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Lancet. 2008 Aug 30;372(9640):737-43. doi: 10.1016/S0140-6736(08)61041-7. Epub 2008 Jul 30.

Effects of technology or maternal factors on perinatal outcome after assisted fertilisation: a population-based cohort study.

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IVF Unit, Department of Obstetrics and Gynaecology, St Olavs University Hospital, Trondheim, Norway.



Research suggests that singleton births following assisted fertilisation are associated with adverse outcomes; however, these results might be confounded by factors that affect both fertility and pregnancy outcome. We therefore compared pregnancy outcomes in women who had singleton pregnancies conceived both spontaneously and after assisted fertilisation.


In a population-based cohort study, we assessed differences in birthweight, gestational age, and odds ratios (OR) of small for gestational age babies, premature births, and perinatal deaths in singletons (gestation >/=22 weeks or birthweight >/=500 g) born to 2546 Norwegian women (>20 years) who had conceived at least one child spontaneously and another after assisted fertilisation among 1 200 922 births after spontaneous conception and 8229 after assisted fertilisation.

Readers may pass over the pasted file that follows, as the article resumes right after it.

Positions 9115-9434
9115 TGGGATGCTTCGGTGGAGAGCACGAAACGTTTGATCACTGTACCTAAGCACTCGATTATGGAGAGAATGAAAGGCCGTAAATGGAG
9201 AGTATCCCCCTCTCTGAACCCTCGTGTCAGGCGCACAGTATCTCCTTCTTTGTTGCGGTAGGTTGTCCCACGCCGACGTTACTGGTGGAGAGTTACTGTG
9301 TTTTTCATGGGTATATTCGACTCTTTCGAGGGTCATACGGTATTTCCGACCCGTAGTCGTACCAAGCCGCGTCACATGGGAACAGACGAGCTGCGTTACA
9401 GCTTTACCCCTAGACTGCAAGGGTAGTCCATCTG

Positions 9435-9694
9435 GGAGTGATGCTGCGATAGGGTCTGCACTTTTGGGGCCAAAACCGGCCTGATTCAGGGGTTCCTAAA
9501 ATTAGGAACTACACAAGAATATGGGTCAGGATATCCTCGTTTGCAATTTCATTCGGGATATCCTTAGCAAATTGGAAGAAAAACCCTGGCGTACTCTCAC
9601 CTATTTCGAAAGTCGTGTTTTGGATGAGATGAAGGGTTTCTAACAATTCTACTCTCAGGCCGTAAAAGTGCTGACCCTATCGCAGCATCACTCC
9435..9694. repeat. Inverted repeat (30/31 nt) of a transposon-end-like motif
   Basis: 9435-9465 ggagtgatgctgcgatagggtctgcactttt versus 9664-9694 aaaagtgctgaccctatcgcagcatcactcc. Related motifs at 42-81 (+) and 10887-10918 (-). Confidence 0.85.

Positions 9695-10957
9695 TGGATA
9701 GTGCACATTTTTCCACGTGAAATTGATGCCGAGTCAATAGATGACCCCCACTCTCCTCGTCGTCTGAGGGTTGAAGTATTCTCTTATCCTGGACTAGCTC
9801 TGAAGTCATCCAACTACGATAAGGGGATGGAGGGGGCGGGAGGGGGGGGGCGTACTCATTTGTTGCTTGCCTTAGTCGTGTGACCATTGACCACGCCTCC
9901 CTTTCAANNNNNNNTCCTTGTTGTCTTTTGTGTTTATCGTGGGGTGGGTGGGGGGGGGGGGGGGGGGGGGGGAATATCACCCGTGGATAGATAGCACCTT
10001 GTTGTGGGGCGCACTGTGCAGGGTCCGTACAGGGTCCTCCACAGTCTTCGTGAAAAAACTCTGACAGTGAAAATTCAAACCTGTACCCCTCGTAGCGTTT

In the whole study population, assisted-fertilisation conceptions were associated with lower mean birthweight (difference 25 g, 95% CI 14 to 35), shorter duration of gestation (2.0 days, 1.6 to 2.3) and increased risks of small for gestational age (OR 1.26, 1.10 to 1.44), and perinatal death (1.31, 1.05 to 1.65) than were spontaneous conceptions. In the sibling-relationship comparisons, the spontaneous versus the assisted-fertilisation conceptions showed a difference of only 9 g (-18 to 36) in birthweight and 0.6 days (-0.5 to 1.7) in gestational age. For assisted fertilisation versus spontaneous conception in the sibling-relationship comparisons, the OR for small for gestational age was 0.99 (0.62 to 1.57) and that for perinatal mortality was 0.36 (0.20 to 0.67).


Birthweight, gestational age, and risks of small for gestational age babies, and preterm delivery did not differ among infants of women who had conceived both spontaneously and after assisted fertilisation. The adverse outcomes of assisted fertilisation that we noted compared with those in the general population could therefore be attributable to the factors leading to infertility, rather than to factors related to the reproductive technology.

[Indexed for MEDLINE]

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